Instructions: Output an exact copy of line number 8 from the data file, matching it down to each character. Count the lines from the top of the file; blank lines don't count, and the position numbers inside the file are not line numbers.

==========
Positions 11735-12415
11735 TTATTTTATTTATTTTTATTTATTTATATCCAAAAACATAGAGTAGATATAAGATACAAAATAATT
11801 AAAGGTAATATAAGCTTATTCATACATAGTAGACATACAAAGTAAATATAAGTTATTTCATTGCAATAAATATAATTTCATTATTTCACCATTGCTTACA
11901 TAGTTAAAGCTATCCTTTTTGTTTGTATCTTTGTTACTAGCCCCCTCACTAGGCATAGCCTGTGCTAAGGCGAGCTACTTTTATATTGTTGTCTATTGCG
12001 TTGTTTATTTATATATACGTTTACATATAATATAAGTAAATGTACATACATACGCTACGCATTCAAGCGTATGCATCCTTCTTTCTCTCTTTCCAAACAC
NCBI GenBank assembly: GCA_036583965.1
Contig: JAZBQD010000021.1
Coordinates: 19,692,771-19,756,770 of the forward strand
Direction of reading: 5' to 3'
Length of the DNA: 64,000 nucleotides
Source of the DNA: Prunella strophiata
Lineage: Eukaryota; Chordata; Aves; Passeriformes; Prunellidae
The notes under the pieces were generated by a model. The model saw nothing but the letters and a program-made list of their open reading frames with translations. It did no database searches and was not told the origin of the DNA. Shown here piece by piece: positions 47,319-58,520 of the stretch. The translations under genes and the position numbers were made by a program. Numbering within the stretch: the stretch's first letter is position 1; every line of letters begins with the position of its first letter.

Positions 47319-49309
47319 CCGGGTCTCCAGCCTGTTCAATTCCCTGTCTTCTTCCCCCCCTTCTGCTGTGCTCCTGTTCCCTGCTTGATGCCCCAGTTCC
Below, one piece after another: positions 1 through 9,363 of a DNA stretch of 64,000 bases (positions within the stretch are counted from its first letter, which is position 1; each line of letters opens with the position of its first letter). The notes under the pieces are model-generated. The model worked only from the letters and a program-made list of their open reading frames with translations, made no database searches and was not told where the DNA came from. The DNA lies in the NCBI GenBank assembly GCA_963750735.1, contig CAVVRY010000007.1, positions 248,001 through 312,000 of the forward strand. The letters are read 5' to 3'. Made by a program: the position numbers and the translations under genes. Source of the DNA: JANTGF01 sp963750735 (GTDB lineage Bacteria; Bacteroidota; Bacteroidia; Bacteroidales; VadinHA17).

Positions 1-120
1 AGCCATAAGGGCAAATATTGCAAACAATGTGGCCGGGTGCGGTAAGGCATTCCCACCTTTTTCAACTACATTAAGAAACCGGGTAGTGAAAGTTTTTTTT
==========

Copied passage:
Coordinates: 19,692,771-19,756,770 of the forward strand